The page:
How many times have you found yourself complaining about not having enough time to do all those things you’ve been procrastinating to do like working-out often, reading, writing, eating healthy?
I’ve found myself so many times not doing a lot of things that I know I should be doing because I told myself I don’t have time. I used to skip going to the gym, meditating, and writing because I felt there weren’t that many hours in the day to do all of that. But then I learnt that sometimes you don’t have to have time. You need to make time.
I will touch on a few methods that have helped me “make” more time. I’ve learnt these methods by studying some great people. Some of the most successful people we know have mastered the art of managing their time very well.
The first of these methods I’m going to talk about is using a to-do list.
Use a to-do list
If you know you have a lot that you need to do, a good starting point is to write it down on a to-do list. Don’t rely on memory. Us humans, we’re really terrible at remembering things. The truth is sometimes we just forget to do certain things, but not because we don’t have the time.
Having things written down creates a mental picture of how your day will go. “I’m going to go to the gym, and then do my groceries; and come home to start meal prepping, after which point I’ll call Chris”. A to-do list is only part of the plan of what you’re trying to accomplish – it’s not the whole picture. But it’s very important. To-do lists keep us organised and structured. The lack of planning always tends to lead to sub-optimal results or certain things not being done.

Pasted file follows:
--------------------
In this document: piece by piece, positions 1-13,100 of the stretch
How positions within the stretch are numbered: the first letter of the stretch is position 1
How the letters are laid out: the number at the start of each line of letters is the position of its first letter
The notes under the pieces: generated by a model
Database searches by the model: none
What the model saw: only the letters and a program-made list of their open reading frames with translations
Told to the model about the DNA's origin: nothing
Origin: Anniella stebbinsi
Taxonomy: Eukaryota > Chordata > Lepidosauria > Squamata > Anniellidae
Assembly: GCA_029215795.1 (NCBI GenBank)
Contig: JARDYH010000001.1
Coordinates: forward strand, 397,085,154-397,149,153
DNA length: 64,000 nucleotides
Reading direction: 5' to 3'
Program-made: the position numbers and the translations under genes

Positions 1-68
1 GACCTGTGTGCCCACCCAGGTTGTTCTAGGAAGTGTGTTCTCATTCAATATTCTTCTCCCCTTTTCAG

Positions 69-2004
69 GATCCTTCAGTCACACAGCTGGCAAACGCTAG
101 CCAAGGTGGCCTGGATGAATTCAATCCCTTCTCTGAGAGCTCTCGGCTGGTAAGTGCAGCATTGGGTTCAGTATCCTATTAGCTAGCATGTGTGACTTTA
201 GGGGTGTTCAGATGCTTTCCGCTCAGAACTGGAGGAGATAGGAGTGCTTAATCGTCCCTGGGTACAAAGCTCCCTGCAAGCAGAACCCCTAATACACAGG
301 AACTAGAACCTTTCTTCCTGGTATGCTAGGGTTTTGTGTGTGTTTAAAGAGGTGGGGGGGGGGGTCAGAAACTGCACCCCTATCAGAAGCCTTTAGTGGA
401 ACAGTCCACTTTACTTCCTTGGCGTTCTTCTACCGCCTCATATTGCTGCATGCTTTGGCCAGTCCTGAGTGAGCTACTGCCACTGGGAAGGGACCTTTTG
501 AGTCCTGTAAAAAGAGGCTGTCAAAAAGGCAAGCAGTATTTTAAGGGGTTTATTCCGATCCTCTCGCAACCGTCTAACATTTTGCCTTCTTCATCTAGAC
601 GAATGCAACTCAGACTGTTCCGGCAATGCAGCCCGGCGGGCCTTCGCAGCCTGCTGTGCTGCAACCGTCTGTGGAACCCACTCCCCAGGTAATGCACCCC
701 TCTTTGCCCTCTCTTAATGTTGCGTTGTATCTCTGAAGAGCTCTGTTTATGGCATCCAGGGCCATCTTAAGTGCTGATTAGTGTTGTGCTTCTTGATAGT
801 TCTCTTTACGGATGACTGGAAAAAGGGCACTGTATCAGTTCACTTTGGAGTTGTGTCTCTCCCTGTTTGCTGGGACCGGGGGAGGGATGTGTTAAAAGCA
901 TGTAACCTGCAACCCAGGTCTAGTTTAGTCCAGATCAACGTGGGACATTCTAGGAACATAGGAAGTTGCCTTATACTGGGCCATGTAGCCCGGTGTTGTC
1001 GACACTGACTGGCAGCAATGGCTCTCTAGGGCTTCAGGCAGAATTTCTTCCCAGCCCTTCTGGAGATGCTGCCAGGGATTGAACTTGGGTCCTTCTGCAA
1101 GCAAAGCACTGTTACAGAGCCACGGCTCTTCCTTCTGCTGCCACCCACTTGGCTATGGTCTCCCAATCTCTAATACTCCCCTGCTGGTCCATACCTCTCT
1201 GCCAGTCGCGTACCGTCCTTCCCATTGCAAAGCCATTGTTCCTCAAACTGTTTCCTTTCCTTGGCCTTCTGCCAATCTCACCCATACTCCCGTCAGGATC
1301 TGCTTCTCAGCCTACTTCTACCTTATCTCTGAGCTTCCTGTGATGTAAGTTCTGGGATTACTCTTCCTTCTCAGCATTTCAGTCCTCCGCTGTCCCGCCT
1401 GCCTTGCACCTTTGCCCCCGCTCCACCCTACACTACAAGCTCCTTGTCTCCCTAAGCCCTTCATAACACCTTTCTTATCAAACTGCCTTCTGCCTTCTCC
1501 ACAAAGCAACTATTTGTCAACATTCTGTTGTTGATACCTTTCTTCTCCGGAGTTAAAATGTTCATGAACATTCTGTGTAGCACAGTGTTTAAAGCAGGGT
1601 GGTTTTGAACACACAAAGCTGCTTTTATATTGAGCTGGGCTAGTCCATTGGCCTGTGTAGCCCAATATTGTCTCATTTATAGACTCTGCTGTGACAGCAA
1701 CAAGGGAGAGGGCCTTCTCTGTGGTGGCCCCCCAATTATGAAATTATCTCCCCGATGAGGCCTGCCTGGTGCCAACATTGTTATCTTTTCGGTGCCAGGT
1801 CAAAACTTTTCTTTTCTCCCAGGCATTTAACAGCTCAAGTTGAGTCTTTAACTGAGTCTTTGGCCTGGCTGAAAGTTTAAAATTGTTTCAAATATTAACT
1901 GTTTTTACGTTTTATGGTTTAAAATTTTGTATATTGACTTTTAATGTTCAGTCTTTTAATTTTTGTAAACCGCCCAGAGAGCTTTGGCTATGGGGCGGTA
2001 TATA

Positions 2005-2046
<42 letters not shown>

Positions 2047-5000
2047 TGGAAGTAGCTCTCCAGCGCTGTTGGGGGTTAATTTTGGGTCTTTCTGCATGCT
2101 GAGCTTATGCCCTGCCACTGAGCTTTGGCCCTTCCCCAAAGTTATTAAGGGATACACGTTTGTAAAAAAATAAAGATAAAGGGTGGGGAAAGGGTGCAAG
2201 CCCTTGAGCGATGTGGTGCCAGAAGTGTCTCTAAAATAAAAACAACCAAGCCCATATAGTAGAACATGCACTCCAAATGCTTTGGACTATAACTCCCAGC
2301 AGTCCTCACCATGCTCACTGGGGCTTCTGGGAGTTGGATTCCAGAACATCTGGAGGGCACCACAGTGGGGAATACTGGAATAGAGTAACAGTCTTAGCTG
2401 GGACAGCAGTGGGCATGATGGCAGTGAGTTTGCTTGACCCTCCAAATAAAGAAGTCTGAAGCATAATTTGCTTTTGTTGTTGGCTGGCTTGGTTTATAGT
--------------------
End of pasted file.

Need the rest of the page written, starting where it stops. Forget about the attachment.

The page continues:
And the best part of having a to-do list is checking things off. When you see the list of the things you’ve completed you feel motivated to keep going and getting more done. This gives us a sense of achievement.
But even then, a to-do list is not effective enough without prioritization. Take time to go through your list and focus first on those important tasks. A good method is to pick the top three tasks from your list that are the most important and urgent. Once you’ve got those done you can go through the rest of the list knowing you’ve got the major stuff out of the way.
Knowing when and where you’ll do something is also important in making sure you do it. I find what’s more effective for me is using a calendar along with a to-do list. Just as you would put a calendar reminder on your phone for that important doctor’s appointment, I would also schedule a time for going to the gym, let’s say, or studying.
In his book, “Atomic Habits”, James Clear talks about the concept of implementation intention which is a plan you make beforehand about when and where to act. “When situation X arises, I will perform response Y.” This is what a calendar helps with.